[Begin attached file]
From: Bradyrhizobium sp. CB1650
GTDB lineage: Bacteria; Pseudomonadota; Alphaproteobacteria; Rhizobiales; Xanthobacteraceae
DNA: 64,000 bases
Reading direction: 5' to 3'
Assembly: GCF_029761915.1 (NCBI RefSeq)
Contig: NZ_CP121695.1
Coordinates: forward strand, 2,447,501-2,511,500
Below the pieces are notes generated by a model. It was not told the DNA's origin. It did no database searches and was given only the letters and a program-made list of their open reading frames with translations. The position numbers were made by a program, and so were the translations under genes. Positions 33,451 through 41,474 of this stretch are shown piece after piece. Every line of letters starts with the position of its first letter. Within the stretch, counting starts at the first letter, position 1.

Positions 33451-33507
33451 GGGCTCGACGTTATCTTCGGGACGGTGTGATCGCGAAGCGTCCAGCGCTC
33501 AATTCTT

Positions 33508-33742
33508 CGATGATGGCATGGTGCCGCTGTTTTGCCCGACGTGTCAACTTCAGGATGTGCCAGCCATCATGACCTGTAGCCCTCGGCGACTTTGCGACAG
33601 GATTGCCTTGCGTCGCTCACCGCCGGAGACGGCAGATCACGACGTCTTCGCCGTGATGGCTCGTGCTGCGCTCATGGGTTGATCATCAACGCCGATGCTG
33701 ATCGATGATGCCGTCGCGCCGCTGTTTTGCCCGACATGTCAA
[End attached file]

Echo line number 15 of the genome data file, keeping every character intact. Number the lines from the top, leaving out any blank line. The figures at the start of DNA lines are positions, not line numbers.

33701 ATCGATGATGCCGTCGCGCCGCTGTTTTGCCCGACATGTCAA